Ryan Carmelo Briones

mostly harmless

Push-to-Publish Website with git and Jekyll July 27, 2009

I’ve been jealous of Github Pages for quite sometime. It’s an awesome idea. If you don’t know, it goes something like this:

  1. Edit your content using your favorite text editor and brand of markup. Personally I prefer Markdown.
  2. git push your content to a specially named repository on Github.
  3. Profit!

Seriously, it’s that easy. I’ve tried it. Most of this is managed by a project started by Github Co-Founder Tom Preston-Werner called Jekyll. Jekyll, “a blog-aware, static site generator in Ruby” is software developer for, “it takes your marked up content, applies a layout and generates static pages for your website blog.”

SO awesome, this blog post should be finished right!? Well, not quite.

thinking hard on whether i should reinvent the wheel or not

Incorporate into my current site

I’ve decided to put a lot of work into creating a “personal branding” website that I want to incorporate my blog into. I tried a little Apache ProxyPass-fu, not before turning my web server into an open proxy for ~15 days (!!!), but besides the fact that I didn’t have immediate results getting the resulting hyperlinks to come out proper, it just didn’t feel right.

Jekyll is open source; Github Pages is not.

When I had first tried to work with Jekyll I had forked it and made some customizations. In the future, if I make customizations to Jekyll that I really want and count on, I have no guarantees if/when they will be available to Github Pages.

Social Integrations

Eventually, I want to incorporate my more social proclivities into my website: Twitter, Github public commits and Gists. Before you start screaming, I know there are ways to achieve this with Javascript, I just don’t want to use it, not to mention that any HTTP connection twitter.com is blocked by the proxy server at the place I work at 40 hours a week. The Github scenario doesn’t really fit in with the fetching/storing-as-static model either.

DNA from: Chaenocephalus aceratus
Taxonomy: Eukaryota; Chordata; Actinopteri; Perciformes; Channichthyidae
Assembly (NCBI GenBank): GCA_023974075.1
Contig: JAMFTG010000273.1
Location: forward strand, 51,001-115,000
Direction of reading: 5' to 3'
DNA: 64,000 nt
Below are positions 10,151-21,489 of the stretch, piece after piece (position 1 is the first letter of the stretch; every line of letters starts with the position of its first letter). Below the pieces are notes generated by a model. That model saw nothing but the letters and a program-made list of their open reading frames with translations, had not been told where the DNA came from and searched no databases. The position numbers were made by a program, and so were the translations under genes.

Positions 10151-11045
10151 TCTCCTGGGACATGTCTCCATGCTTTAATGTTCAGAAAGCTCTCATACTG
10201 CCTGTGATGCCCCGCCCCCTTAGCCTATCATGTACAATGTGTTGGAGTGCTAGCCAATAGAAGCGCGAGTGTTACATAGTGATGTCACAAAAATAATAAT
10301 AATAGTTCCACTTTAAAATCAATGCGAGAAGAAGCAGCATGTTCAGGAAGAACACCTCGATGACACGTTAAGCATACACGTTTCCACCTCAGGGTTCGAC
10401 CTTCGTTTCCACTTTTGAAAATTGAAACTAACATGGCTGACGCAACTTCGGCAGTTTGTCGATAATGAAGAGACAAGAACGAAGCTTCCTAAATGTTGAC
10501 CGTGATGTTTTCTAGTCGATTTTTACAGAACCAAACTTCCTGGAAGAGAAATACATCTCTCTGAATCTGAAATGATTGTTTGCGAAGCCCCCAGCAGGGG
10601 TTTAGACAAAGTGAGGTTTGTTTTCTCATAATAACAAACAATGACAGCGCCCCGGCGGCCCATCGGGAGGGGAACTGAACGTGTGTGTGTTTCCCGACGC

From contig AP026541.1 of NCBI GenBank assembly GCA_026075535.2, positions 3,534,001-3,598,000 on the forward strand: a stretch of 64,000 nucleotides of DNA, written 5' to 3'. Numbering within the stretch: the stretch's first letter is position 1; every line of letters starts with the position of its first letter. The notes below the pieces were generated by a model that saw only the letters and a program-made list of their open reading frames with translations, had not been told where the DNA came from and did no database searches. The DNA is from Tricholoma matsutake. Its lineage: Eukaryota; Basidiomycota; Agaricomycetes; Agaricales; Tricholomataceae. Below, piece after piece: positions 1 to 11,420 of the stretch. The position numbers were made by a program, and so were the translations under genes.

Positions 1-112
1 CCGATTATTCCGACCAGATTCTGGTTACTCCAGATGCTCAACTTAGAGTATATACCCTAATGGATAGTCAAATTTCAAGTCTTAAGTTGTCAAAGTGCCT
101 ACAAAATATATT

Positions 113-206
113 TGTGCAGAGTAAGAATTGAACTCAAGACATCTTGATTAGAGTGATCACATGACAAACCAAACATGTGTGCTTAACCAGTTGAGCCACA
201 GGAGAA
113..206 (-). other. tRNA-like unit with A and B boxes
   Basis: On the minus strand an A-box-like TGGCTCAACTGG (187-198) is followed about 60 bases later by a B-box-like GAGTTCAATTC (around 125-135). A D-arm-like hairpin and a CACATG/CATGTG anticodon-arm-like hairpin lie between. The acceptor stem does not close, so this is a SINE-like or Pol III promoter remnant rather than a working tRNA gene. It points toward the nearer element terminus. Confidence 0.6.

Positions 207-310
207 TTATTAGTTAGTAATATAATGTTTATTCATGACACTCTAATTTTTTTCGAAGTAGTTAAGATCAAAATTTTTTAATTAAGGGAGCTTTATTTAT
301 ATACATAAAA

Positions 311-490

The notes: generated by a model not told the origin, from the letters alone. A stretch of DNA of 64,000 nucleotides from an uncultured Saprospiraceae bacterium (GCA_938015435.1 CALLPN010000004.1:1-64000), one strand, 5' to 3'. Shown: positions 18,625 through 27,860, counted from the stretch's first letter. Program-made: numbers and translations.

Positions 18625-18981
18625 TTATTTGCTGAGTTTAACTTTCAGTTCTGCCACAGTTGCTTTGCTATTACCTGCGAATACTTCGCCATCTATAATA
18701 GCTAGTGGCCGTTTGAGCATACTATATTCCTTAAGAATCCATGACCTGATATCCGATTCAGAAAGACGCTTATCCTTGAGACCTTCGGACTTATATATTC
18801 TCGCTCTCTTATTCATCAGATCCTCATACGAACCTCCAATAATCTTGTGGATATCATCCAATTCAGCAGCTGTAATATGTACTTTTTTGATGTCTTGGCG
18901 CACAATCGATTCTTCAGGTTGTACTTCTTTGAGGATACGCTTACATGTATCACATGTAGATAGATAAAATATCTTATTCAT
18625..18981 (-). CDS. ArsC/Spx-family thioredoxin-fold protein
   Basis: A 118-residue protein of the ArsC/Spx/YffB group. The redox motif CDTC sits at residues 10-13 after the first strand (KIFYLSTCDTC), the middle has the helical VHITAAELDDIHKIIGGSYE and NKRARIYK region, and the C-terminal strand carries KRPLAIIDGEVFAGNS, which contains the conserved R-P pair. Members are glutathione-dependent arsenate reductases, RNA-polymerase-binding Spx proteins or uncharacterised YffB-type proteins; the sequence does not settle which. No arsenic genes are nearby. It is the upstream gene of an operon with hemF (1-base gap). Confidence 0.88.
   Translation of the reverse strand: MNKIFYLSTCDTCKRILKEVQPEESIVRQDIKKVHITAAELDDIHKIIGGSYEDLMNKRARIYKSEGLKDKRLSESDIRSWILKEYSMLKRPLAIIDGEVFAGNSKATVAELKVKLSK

Control Freak

I’ve been doing web development and system administration going on a decade. (Holy crap!) I feel like I have a good idea when to keep things close, and when to rely on someone else. Heck, I pay for a “Small” Github account and I have no problem putting all my verison control there. In fact, I love it. But my website hosting, not so much. No offense guys.

Imitation is the Highest Form of Flattery?

So I’m thinking, and I’m thinking. First thing that goes past my mind: “It’s too hard to set up a git repo on the server, right?” Yeah, no more of that gitosis mess. (“Too many hits with the snake!”) More “thinking.” Sintra app with page caching markdown converter? Too much reinventing. I even considered embedding a Ruby-based git-server implementation straight into a blog app for “easy setup”. Right… WAY too much reinventing.

I’m missing something… right?

How exactly does one setup an authenticated remote git server? My experience with github and gitosis leads me to believe that SSH has something to do with it since they both require my SSH public key. I log into my server using my SSH public key…

After a little Google searching what did I find out? I was wrong. It happens. Setting up a remote git repo is easy. Now, my publishing a blog post or editing a page on my website is as simple as git push publish master. This happens by the powers of git’s post-receive hook in cohorts Jekyll. Here’s how I did it:

  1. I already had my site being served by Apache. It was being served out of my home directory. ~/sites/USERNAME/public.
  2. I created a “bare git repo” for pushing to

    1. cd ~/sites/USERNAME
    2. mkdir source.git source
    3. cd source.git
    4. git init --bare
    5. put this post-receive hook, with your USERNAME, in ~/sites/USERNAME/source.git/hooks and make it executable: chmod +x ~/sites/USERNAME/source.git/hooks/post-receive
  3. I setup a git remote in your local git repo: git remote add publish USERNAME@server.com:sites/USERNAME/source.git
  4. and push locally: git push publish master

That’s it. Seriously. I think it was worth it. The next challenge will be running a jekyll –auto daemon so that only the files that change get regenerated. Cheers!